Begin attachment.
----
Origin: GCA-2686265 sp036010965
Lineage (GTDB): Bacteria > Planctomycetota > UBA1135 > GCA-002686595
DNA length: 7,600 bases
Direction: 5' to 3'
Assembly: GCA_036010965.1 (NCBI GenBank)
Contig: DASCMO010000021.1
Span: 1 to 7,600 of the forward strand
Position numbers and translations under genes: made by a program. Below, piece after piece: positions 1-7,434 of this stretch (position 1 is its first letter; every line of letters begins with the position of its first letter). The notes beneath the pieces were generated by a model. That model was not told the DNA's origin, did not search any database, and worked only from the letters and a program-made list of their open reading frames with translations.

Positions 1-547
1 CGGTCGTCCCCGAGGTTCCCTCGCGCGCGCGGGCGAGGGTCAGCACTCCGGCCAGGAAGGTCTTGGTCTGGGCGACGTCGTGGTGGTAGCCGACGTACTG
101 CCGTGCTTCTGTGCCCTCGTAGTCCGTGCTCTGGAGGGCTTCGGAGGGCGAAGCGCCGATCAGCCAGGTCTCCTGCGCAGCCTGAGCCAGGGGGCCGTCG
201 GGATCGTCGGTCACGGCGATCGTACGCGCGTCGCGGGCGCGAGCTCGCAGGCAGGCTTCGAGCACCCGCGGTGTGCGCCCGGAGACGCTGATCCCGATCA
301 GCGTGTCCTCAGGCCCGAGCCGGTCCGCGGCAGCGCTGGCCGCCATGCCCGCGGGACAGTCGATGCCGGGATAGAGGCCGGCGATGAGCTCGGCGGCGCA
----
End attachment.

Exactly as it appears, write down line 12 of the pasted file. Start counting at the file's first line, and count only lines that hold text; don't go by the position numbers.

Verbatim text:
201 GGATCGTCGGTCACGGCGATCGTACGCGCGTCGCGGGCGCGAGCTCGCAGGCAGGCTTCGAGCACCCGCGGTGTGCGCCCGGAGACGCTGATCCCGATCA